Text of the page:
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The Guardian - UK
The Guardian - UK
Claire Ratinon

I’m proud of my wildlife-friendly patch, but I really don’t dig this mole

I realised my beans had been pushing their roots into a mole tunnel.
I realised my beans had been pushing their roots into a mole tunnel. Photograph: Blickwinkel/Alamy

When I marked out where my vegetable beds would go, following a sketch I’d scribbled out the night before, I knew we’d need a fence to stop the deer and badgers from barging in to graze on the crops. It’s not a big plot, so it was straightforward enough to surround it with chicken wire held in place by stakes hammered into the ground, the edges pinned down to keep rabbits from burrowing underneath.

It’s done its job well over the past few seasons, as the deer pass us by and I’ve only seen one rabbit in the garden. Yet late last spring, a mammal I wasn’t prepared for arrived in the patch. Suddenly mounds of finely tilled earth started appearing – in the chicken coop and on the grass (which I am too untidy a gardener to care much about) but then in the veg patch too. A ravenous local mole had moved in.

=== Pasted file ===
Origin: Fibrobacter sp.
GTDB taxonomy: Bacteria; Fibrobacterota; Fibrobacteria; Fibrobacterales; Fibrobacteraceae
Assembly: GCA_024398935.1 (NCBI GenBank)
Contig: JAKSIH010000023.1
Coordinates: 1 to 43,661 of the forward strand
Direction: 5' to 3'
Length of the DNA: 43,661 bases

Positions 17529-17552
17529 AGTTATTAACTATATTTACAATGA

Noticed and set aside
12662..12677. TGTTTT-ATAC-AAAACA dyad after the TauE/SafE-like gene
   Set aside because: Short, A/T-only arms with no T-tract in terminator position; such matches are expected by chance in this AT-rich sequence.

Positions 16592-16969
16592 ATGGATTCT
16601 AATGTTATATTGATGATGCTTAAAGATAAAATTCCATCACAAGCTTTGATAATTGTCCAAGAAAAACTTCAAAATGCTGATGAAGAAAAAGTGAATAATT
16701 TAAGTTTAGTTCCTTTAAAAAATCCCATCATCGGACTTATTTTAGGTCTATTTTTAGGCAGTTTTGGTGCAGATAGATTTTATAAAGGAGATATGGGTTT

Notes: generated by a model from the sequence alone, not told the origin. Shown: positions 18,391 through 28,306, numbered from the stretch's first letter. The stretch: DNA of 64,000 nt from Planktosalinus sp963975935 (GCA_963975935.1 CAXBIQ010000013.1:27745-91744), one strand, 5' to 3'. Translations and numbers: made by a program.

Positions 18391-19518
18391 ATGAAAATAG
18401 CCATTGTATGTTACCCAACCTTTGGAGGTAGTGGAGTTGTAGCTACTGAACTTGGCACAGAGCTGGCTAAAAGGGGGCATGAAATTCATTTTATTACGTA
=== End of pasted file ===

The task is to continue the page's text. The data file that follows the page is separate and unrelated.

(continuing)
At first I took it as a compliment. All the effort I’ve put into the no-dig beds – religiously mulching them with compost – has transformed our solidly clay soil into a thriving ecosystem, which of course would attract a mole who’s out hunting for dinner.

But as I watched my summer crops struggle, I came to realise quite how destructive one mole (and yes, they’re very territorial, solitary adults, so it was probably the work of just one creature) could be.

I discovered its subterranean passages as they caved in under the flow from my watering can. I finally understood why my courgette and squash plants remained unusually small and my beans hadn’t found their feet – they’d been pushing their roots into the earth only to find the empty space of a mole tunnel below. Even now, a year on, I’m still uncovering the extent of the damage, so some of this year’s crops are failing to thrive too.

Given that one of my main objectives is for my growing space to be as friendly to wildlife as reasonably possible, I did not feel inclined to take up a neighbour’s suggestion of calling the “mole man” (which is as ominous as it sounds), so I experimented with ways of encouraging it to relocate.

Moles are sensitive creatures, so suggested home remedies include scattering cayenne pepper or coffee grounds to repel them. I focused on their dislike of loud sounds and vibrations, so committed to a regular dance routine of stamping around my veg beds while banging a rake on the ground. While I looked ridiculous, this ritual – alongside some solar-powered mole deterrents that emit an irritating buzz into the ground – appears to have encouraged our mole to move on.

Now I just need to find the remaining underground tunnels and fill them before the next round of crops is ready for planting.

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